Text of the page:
Photo stories from Swaziland

World Vision photographer Abby Stalsbroten traveled last week to Swaziland with a group of pastors from Austin, Texas, to look at the impact of sponsorship on children in rural communities. The country has a 24-percent HIV infection rate, but World Vision is working to feed and care for thousands of orphaned and vulnerable children across the country. Here are some of Abby's favorite pictures from the past week in the field.

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Photo stories from Swaziland | World Vision Blog A young girl sings songs with her friends ages 2 to 12 at a Hope Center in southern Swaziland. Hope Centers provide hot meals, supplementary education, and spiritual nurture to orphaned and vulnerable children, many of whom have lost their parents to AIDS. Twenty-four percent of the country is infected with the disease, which has left thousands of orphans in its wake. World Vision partners with other organizations to ensure these children receive care and support within their communities.

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Photo stories from Swaziland | World Vision Blog A boy and his mother attend a Bible club at a local church. About 200 children attend this club, which is a periodic meeting of several church groups in the area. The children sing songs, memorize Bible verses, and recite poems.

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Photo stories from Swaziland | World Vision Blog Collecting water is a daily task, even for the youngest children. Mlamuli Dlamini, 3, carries discarded plastic bottles to gather water from a dirty spring near his home with his siblings, while his mother and older sister carry larger jerry cans and buckets.

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Photo stories from Swaziland | World Vision Blog Zinhle Dlamini, 13 (center), shoulders the burden in her family of collecting water for her mother and eight siblings. "I feel a pinch when we are talking about water," says Zinhle. The water they drink isn't far away, but it comes from a spring that is little more than a dirty hole in the ground, covered by rusty iron sheets to keep the animals away. Despite this precaution, cattle and goats still find their way, contaminating the Dlamini family's only source for drinking water. Crabs and frogs live here, and snakes live in the grass nearby. The spring isn't very deep, and so it takes a long time to fill her buckets with water.

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Photo stories from Swaziland | World Vision Blog Nkoosingivile Mayisela, 7, sleeps next to his mother, Phetsile, 28, who is HIV-positive. Phetsile receives regular visits from Nomsa Mdluli, a World Vision caregiver who cares for 124 sick people in her community. Through Nomsa's love and encouragement, Phetsile is slowly regaining her health and strength as she takes her medications. She says her son often comes to keep her company as she lies on her mat, and they often fall asleep together.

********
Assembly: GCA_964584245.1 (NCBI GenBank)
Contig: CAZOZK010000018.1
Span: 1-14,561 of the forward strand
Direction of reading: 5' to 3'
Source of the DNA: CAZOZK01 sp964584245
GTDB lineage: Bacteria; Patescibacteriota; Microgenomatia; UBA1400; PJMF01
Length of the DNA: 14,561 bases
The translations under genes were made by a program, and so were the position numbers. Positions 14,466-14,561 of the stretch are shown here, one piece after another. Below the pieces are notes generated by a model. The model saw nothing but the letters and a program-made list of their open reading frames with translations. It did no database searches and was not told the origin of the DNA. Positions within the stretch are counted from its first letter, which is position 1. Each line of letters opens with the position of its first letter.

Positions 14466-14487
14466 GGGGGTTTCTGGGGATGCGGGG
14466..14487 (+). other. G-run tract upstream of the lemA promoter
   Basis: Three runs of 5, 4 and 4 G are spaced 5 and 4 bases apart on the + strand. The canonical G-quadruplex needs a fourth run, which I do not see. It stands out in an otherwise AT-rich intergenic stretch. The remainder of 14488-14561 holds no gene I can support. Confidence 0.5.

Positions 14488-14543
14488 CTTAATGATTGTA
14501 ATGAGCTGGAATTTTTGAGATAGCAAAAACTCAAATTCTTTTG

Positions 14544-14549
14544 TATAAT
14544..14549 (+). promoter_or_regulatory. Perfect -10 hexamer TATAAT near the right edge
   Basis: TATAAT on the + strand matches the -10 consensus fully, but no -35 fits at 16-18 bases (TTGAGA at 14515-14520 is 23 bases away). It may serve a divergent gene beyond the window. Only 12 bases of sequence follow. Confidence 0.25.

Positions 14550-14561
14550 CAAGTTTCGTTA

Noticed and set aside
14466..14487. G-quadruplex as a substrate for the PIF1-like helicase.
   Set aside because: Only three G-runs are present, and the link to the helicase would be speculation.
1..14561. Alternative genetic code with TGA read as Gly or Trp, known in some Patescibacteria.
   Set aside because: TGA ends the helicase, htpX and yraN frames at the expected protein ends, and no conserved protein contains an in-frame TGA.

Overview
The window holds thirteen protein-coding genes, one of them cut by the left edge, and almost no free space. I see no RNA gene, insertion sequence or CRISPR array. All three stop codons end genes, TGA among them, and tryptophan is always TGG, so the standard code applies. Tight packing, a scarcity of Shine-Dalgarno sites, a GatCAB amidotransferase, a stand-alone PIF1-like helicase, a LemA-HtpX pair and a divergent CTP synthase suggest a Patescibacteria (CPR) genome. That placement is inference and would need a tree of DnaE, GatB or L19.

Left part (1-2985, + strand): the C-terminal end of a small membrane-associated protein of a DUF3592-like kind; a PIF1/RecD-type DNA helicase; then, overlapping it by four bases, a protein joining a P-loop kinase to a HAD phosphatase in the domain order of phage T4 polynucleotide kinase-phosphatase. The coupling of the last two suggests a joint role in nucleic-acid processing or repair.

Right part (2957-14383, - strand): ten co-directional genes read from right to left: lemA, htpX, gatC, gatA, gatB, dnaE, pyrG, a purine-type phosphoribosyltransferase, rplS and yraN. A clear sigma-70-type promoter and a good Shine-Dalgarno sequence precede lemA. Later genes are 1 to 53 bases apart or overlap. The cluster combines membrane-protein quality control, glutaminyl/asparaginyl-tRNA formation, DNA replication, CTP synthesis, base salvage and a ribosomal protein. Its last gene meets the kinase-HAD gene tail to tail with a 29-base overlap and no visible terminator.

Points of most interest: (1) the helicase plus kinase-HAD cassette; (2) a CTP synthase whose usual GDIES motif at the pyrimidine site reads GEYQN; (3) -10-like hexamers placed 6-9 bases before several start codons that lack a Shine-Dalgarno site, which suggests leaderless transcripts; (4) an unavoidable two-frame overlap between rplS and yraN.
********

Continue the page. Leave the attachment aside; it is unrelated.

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Photo stories from Swaziland | World Vision Blog Philile, 11, is a double orphan and cares for three of her younger cousins who have been abandoned by their parents. All four children visit a Hope Center regularly to receive meals, and caregivers come to check on them and make sure they are safe. World Vision built Philile and her cousins a house, after they were left with no adults to care for them and were being abused by another family member. Philile's favorite Bible verse is Psalm 34:4: "I sought the Lord and he answered me and delivered me from all my fears."

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Photo stories from Swaziland | World Vision Blog Children ride home from Bible club in the back of a pickup truck outside of Nhlangano, in southern Swaziland.

Read more stories from this trip to Swaziland to see how World Vision's sponsorship and development programs are helping to lift children and families from poverty to hope and stability.

Read more on the World Vision Blog about: HIV & AIDS visits to the field

    Comments

    I sponsor a little girl from Swaziland. Daily I pray for Simsile. Thank you for this glimpse into her country and maybe even what her life is like.

    Great pictures, thanks for sharing

    have personally been to Swaziland twice, a place that should touch any exposed heart. Have tried to find the Lords will on where I could be placed to help others...

    i sponsor a child in swaziland i call him phil and i pray for him daily. i was wondering why is it that we do hear more about being able to adopt orphans. i do not have a large income but do have enough to provide for my family. i am not a young age at 45 but still i would love to be able to bring a home to a child who does not have a family.

    My husband Kim and I are heading to Swaziland in Sept. 2012. We are so excited to see our Nontobeko and her family and community. Thanks for sharing such precious pictures.

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